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    What Civ VI needs the most: a Cities: Skylines/Planet Coaster treatment.

    It is time a smaller company create a tile-based 4X game similar to Civ and have a historical setting.

    Yes, it would be derided as a Civ clone, but this "clone" would actually be superior to Civ in many ways. This rival game could consist of former Firaxis employees as well.

    Why is the treatment called Cities: Skylines/Planet Coaster?

    It's because Cities: Skylines dethroned SimCity after a few decades of being the king of urban simulation games and Planet Coaster likewise dethroned RollerCoaster Tycoon after a few decades of being the king of theme park simulation games. Both Cities: Skylines and Planet Coaster are new IPs and both SimCity and RollerCoaster Tycoon's respective newest releases are critically panned in comparison with the new IPs and sales figures show.
     
    Last edited: Dec 8, 2016
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  19. Gorbles

    Gorbles Load Balanced

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    The fact that you're seriously suggesting a team consisting of former Firaxis developers putting out a product that could be better-received than Civilisation (currently) despite being a very similar offering is sadly just a damning verdict of how little consumers in general understand games development. Give a company a new label, or a new product, and suddenly it's free of the stigma of anything related to it (which in turn is why management prefers marketing efforts to focus on rebranding over spending money on fixing issues. Cart, donkey, carrot, etc).

    This is not me putting down the success of the titles you mentioned. I'm simply talking about the psychology that affects how these things are received better.

    For a tangential example, Darksiders Warmastered Edition. It performs worse than the original game, by dint of it being on a new engine base and having more complicated graphical tech behind it. But people complain because it runs worse, "and it shouldn't because it's an old game". But it's not an old game anymore. But people perceive it as such. The mistake the publisher did with Darksiders II: Deathinitive Edition was to remove the base game from the Steam Store. I wish they hadn't done that (though I can see reasons as to why they did). The remastered edition was again more demanding, and sometimes had issues at certain parts of the game (as did the base game, but in different respects. Different bugs, etc). But that's the only critique I can make of the product.

    A lot of how a game is received is tied to group psychology, and this is dependent on a huge amount of factors. And yet, consumers can't understand why companies try so hard to market their product? It's an amazing thing, that dissonance.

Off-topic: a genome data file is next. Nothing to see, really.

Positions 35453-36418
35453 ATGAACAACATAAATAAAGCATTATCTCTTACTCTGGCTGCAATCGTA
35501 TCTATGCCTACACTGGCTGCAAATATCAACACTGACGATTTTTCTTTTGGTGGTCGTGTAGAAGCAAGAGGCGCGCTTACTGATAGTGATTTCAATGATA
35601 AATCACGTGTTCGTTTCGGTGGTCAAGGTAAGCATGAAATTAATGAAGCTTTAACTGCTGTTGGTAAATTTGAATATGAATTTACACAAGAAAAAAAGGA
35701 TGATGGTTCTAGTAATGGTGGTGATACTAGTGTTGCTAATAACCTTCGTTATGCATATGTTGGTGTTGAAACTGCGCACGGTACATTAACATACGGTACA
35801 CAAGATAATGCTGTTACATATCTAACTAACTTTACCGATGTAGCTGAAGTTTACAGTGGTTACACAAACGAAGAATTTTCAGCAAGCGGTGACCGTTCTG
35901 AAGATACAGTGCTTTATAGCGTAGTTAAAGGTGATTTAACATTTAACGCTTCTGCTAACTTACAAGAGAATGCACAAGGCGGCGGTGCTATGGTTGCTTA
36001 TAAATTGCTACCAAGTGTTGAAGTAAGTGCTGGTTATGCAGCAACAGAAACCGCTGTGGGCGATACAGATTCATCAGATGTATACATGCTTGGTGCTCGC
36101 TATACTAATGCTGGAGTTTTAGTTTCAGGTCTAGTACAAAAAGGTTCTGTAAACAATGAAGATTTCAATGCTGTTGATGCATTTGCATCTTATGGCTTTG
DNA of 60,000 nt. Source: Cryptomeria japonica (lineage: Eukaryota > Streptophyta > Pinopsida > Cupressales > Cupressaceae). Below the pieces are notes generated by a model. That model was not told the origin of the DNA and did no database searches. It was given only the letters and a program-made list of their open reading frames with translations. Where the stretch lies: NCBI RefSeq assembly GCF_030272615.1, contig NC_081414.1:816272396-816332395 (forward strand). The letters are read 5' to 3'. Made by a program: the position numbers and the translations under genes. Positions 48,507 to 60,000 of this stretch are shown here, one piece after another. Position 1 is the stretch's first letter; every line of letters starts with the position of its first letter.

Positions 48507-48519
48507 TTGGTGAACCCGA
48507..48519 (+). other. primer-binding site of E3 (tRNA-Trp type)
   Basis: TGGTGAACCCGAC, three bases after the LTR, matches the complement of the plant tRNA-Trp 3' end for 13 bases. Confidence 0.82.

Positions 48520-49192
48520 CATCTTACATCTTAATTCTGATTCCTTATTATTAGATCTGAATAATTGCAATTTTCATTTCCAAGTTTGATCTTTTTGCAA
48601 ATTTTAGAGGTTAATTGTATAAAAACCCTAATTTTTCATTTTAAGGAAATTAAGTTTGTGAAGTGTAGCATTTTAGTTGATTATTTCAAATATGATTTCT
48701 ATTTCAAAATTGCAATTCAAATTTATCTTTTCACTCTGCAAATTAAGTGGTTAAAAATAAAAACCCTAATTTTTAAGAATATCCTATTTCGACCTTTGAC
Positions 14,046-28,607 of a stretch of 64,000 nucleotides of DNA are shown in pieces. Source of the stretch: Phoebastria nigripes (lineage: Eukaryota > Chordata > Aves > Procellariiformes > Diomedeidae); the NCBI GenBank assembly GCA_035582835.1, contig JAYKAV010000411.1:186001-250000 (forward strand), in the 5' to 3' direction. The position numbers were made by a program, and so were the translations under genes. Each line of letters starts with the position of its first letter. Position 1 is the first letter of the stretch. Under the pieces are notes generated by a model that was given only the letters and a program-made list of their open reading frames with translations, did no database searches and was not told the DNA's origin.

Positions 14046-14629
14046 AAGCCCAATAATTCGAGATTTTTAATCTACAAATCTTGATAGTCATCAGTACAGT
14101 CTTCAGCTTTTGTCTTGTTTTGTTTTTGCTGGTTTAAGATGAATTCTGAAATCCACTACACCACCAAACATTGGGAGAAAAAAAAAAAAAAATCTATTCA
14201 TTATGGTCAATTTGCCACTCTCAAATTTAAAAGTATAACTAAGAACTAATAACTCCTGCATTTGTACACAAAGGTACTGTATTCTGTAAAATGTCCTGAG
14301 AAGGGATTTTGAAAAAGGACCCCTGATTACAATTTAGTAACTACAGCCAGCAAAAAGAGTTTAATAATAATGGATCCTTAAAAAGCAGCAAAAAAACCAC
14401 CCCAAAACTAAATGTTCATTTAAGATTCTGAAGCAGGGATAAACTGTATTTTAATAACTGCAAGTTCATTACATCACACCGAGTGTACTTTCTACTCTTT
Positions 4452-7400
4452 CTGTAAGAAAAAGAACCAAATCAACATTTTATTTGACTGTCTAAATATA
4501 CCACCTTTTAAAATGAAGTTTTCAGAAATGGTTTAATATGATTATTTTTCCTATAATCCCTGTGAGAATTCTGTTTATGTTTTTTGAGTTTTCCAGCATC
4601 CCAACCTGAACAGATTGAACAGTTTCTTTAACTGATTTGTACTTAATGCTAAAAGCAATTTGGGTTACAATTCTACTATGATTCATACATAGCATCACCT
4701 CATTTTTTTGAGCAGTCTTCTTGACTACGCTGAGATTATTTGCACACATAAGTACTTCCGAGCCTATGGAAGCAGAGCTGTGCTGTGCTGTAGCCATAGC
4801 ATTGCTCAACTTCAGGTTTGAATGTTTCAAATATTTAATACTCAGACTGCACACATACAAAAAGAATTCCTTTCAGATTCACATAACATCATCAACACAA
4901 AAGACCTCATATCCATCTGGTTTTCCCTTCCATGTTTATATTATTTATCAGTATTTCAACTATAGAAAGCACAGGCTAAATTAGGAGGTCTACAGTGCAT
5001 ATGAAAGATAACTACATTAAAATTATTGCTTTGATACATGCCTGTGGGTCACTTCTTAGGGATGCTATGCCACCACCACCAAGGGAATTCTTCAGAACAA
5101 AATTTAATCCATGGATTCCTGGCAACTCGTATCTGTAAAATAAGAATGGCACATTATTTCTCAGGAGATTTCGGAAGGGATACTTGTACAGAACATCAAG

20. TheMeInTeam

    TheMeInTeam Top Logic

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    The most important part of a game is being able to play it.

    I don't care if you put it on an unreal engine or a v8 engine. If the graphical tech doesn't add enough to the gameplay experience to overcome the loss of quality in performance, then that graphical tech made the game worse for any consumer who preferred the previous performance threshold. Especially in an old game (in terms of original release) where players can actually remember the game running decently, this can be more obvious. Civ 5 had serious performance issues too but it looked different enough and played different enough that the association wasn't made by many players.

    So when the core design of an "old game" gets hindered by waiting around on "new tech", to the extent that it plays worse than the original, yes you'll get complaints. Those complaints are *reasonable* if the game is slowed down, because people playing said game probably want to play it.

    Even if I do understand the reality (I've had graduate level marketing courses myself), I don't have to like it, especially when the typical consumer is so distant from my own preferences in gaming.

    What bugs me more though is that consumers will simultaneously say crap like "this game is boring and slow paced" then turn around and say how the UI is fine or that they don't really notice issues with between turn times :p. This is the same player that blames losses on RNG all the time in games like FTL because they can't perceive where they went wrong, and it's a reality of life that this behavior pattern is typical. I get that. But I still don't like it.